Indifference to the plight of others is one of the great evils afflicting our world today. It is asking “what is my business?” when we can do something (no matter how little) to change another person’s story. Indifference is a form of blindness. Unlike the rich fool, God did not take the rich man’s life immediately. He had several opportunities to catch a glimpse of Lazarus, but was technically blind to him. Sometimes, we get into useless competitions with those we think are richer than we are that we fail to notice the poor around us. We find it very hard to count our blessings because instead of taking into consideration those in far worse conditions, we keep comparing ourselves with those we think are better.

The truth is that there are billions of poor people in the world; billions suffering from all kinds of circumstances. Even Jesus (responding to Judas Iscariot concerning the woman who anointed his feet with costly ointment), noted that: “you will always have the poor with you” (Matthew 26:11 & Mark 14:7). When we consider the enormity of poverty around us, we are tempted to ask; “What can I do? What difference can I even make?” These questions should not make us more indifferent, rather they should spur us to action. Jesus is not asking you to solve world poverty, instead, Jesus tells this story today so that we can open our eyes to see what is in our power to do. It wouldn’t have taken much from the rich man to help Lazarus, but he was too blind to notice.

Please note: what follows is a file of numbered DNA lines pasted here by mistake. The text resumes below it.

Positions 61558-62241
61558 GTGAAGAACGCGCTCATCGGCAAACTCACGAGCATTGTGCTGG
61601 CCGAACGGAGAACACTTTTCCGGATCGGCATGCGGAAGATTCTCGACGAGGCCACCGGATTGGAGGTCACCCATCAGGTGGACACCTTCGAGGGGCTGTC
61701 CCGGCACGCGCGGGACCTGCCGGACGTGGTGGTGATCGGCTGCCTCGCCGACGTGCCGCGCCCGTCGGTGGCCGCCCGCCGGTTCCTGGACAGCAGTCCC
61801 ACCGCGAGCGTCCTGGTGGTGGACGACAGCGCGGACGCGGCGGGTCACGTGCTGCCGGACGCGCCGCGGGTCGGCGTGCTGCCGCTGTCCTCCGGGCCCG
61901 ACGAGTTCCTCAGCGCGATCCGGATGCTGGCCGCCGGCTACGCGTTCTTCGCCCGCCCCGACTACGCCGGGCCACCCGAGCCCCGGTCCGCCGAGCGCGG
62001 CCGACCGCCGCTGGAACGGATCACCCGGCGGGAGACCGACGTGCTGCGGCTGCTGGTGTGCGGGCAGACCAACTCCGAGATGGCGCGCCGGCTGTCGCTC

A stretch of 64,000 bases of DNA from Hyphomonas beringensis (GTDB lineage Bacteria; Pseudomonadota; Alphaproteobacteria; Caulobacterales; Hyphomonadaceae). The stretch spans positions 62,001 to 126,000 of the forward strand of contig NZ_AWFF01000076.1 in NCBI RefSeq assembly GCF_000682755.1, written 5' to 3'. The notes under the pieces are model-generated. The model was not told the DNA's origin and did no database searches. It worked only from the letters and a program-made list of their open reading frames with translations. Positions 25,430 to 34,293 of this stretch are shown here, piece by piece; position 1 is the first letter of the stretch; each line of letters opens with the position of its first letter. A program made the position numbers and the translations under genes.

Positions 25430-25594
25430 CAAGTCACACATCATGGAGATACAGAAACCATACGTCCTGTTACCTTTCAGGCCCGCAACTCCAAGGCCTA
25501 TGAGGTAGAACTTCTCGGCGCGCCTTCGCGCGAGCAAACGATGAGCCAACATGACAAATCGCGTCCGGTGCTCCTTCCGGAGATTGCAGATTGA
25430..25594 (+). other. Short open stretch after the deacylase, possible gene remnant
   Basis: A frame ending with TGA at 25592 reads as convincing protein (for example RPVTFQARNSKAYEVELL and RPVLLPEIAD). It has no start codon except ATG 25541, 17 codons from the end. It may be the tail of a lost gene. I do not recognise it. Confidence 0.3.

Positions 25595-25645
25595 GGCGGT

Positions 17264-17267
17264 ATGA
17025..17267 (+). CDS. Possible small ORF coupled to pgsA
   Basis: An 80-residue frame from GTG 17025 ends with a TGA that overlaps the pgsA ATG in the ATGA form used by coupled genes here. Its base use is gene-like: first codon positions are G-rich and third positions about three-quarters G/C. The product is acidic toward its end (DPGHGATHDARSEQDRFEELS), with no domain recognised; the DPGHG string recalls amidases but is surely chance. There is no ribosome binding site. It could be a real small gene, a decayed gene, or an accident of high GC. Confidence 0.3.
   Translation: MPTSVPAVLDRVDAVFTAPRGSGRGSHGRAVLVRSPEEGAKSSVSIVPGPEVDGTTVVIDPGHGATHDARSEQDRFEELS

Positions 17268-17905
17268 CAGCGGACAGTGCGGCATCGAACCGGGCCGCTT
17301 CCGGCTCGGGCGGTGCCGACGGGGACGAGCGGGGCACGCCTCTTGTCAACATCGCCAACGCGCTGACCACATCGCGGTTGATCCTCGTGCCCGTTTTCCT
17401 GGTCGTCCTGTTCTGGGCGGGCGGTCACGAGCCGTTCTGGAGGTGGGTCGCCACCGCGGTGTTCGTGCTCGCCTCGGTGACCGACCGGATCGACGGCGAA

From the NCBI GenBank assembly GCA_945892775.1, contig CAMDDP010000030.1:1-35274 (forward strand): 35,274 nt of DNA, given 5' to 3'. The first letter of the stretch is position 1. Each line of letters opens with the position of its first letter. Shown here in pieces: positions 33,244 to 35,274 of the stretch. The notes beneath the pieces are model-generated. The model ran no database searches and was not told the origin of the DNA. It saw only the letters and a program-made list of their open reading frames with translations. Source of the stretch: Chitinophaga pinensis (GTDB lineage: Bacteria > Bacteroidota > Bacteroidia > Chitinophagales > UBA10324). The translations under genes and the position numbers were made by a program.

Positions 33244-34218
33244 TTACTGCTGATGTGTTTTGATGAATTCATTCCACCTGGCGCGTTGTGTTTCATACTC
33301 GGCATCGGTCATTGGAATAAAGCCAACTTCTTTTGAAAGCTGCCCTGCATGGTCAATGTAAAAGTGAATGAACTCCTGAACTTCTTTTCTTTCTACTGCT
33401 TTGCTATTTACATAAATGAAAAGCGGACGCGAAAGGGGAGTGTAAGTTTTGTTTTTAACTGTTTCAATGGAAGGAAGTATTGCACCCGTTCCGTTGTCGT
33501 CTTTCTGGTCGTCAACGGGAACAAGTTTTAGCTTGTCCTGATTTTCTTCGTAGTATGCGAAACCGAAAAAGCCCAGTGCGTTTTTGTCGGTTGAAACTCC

3. God Hates Wastefulness.

In as much as riches are blessings from God who gives to his children in abundance, God hates wastefulness. Therefore, after working the miracle of the loaves, when the multitudes had eaten enough, Jesus ordered his disciples to gather the scraps left over (Cf. Mt. 14:20, Mk. 6:43, Lk. 9:17). Jesus tells us that the:) rich man wore purple clothes and fine linen and feasted sumptuously every day. It is one thing to be properly dressed, but a different thing to wear the most expensive clothes in the world. Again, it is one thing to have three square meals a day, but a different thing to throw a feast (party) every single day.

One of the reasons we fail to help the poor is because we like to think of ourselves as poor when in fact, we do not notice our wastefulness. Rather than go for designer clothes, why can’t I go for the cheaper ones and use what is left to help one poor person who has no clothes to wear? Rather than cook a single pot of soup with fifty thousand naira, why don’t I cook the one of ten thousand and use the remaining forty thousand to help someone who has not eaten for many days now? As a girl for instance, rather than buy and fix human hair running into hundreds of thousands, why don’t I just plait my natural hair and use that money to buy sandals for poor school children who go to school barefooted daily. God is asking us today: “Where are your leftovers?”